New bills go into circulation this summer.

There’s a big release date coming up in Japan on July 3. It’s not a new video game, anime series, or Japanese Frappuccino, though. It’s the day Japan’s new yen bills go into circulation.

The first redesign of Japan’s paper currency in 20 years is something the government announced back in 2019, and in fact the yen bills currently in use in Japan haven’t been printed since 2022. The new 1,000, 5,000, and 10,000-yen bills not only change up the dignitaries who appear on their front sides, but also have new artwork on their backs, including a reproduction of Japan’s most famous painting, The Great Wave off Kanagawa.

▼ Preview images of the new bills, with “SAMPLE” (見本) markings

Less than two months before the new bills go into circulation, though, the Bank of Japan feels the time is right for a reminder about how currency updates work, and also a warning to beware of scam artists looking to take advantage of the situation, with the following statement made through the organization’s official Twitter account.

“Current-design bills can still be used even after the new bills have been issued, so there is no need to exchange your current bills for the new versions. Please be cautious of false claims that ‘Your current bills will become unusable’ and related fraud attempts.”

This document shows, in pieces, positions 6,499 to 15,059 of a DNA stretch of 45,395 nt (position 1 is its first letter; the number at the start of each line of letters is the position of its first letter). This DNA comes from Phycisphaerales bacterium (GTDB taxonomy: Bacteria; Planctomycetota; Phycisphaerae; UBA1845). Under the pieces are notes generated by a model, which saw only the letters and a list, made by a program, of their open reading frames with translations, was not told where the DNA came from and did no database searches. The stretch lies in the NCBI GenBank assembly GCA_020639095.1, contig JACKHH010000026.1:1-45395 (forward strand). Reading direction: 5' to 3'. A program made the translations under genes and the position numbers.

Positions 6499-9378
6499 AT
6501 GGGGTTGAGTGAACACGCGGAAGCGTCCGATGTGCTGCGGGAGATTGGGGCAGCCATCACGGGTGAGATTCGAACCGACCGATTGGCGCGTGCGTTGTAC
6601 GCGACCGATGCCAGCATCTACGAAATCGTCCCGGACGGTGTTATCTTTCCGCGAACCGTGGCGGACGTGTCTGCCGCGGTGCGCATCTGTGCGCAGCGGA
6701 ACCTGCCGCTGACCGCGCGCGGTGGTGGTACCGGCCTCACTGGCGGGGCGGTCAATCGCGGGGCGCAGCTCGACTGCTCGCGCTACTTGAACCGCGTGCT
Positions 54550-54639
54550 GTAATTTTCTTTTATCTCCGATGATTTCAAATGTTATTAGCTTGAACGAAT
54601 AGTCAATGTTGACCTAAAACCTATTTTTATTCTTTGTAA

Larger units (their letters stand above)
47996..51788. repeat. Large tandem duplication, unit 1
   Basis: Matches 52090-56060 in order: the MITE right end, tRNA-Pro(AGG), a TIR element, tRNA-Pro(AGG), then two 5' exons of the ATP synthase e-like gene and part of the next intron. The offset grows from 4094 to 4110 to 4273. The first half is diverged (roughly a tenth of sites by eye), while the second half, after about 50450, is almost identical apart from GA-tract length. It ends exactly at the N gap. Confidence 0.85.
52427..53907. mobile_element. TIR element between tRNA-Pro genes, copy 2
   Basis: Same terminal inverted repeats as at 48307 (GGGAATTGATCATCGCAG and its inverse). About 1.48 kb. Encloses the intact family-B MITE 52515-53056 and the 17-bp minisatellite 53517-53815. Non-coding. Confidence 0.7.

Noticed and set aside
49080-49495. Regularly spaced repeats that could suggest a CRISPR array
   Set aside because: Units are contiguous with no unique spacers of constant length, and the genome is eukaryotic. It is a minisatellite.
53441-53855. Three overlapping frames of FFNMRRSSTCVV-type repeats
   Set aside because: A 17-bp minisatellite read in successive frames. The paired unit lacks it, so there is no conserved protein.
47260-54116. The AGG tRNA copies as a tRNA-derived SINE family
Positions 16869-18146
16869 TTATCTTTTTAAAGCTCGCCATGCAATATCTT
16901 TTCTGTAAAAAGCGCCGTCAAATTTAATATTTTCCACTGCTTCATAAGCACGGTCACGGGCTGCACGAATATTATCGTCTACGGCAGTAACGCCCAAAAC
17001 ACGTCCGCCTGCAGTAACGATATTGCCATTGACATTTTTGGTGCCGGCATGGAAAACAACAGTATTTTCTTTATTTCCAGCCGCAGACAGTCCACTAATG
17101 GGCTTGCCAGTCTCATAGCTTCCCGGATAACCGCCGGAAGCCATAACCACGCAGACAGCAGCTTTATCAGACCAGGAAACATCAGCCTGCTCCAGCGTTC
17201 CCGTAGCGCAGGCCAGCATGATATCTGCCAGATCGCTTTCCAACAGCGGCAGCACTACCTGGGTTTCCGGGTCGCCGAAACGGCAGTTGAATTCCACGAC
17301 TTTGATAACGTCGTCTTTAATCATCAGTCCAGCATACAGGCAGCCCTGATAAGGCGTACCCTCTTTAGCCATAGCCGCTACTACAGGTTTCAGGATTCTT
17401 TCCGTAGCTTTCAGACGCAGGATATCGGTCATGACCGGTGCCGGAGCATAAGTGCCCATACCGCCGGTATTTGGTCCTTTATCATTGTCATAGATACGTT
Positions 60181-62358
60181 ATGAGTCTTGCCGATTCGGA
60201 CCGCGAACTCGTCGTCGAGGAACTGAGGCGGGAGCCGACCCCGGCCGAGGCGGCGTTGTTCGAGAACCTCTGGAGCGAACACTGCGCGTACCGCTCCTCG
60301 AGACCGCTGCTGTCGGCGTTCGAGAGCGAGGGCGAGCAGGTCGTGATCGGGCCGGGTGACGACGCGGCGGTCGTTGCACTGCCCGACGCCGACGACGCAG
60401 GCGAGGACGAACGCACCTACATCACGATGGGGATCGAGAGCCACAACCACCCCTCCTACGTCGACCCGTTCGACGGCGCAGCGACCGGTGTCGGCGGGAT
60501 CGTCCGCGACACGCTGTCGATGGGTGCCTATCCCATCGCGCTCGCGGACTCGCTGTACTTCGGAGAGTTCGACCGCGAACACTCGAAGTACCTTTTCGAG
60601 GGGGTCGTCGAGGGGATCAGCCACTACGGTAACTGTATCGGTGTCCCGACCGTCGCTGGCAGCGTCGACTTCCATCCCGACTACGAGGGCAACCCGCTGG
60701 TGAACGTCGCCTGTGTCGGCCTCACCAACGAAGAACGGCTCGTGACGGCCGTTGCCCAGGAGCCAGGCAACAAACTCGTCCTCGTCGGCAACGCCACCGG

▼ The message was accompanied by a photo of the current bills.

The worry is that scam artists will try to convince people that valid current-design cash is just worthless paper after the new bills go into circulation, and offer to exchange them for the new bills while charging a hefty handling or transaction fee in the process.

To money-savvy individuals, that might sound like something you’d have to be pretty gullible to fall for. However, with it having been 20 years since the last yen redesign, and another 20 since the one before that, there are a lot of people for whom this will be the first redesign since they’ve become adults who handle their own money, and their lack of experience might make them vulnerable, especially in a country where many transactions involve putting cash in a vending machine and are reliant on an internal, computerized process (the new bills actually do pose an issue for vending machines, but only because they’ll need updates in order to accept the new versions). Fraudsters might also target senior citizens with reduced cognitive functions, and it’s possible scammers could also go after foreign tourists coming to Japan during the country’s unprecedented inbound travel boom by trying to convince them that the money they either brought with them or got at the currency exchange after arriving is no good.

So remember, whether you’ve got the new versions or the old ones, yen is yen, and anyone who tells you differently is trying to pull a fast one. Oh, and even though it isn’t pictured in the Bank of Japan’s tweet, the current 2,000-yen bill will remain legal tender too, even though it’s rare enough that the Bank didn’t even bother to redesign it.

Source: Bank of Japan via IT Media
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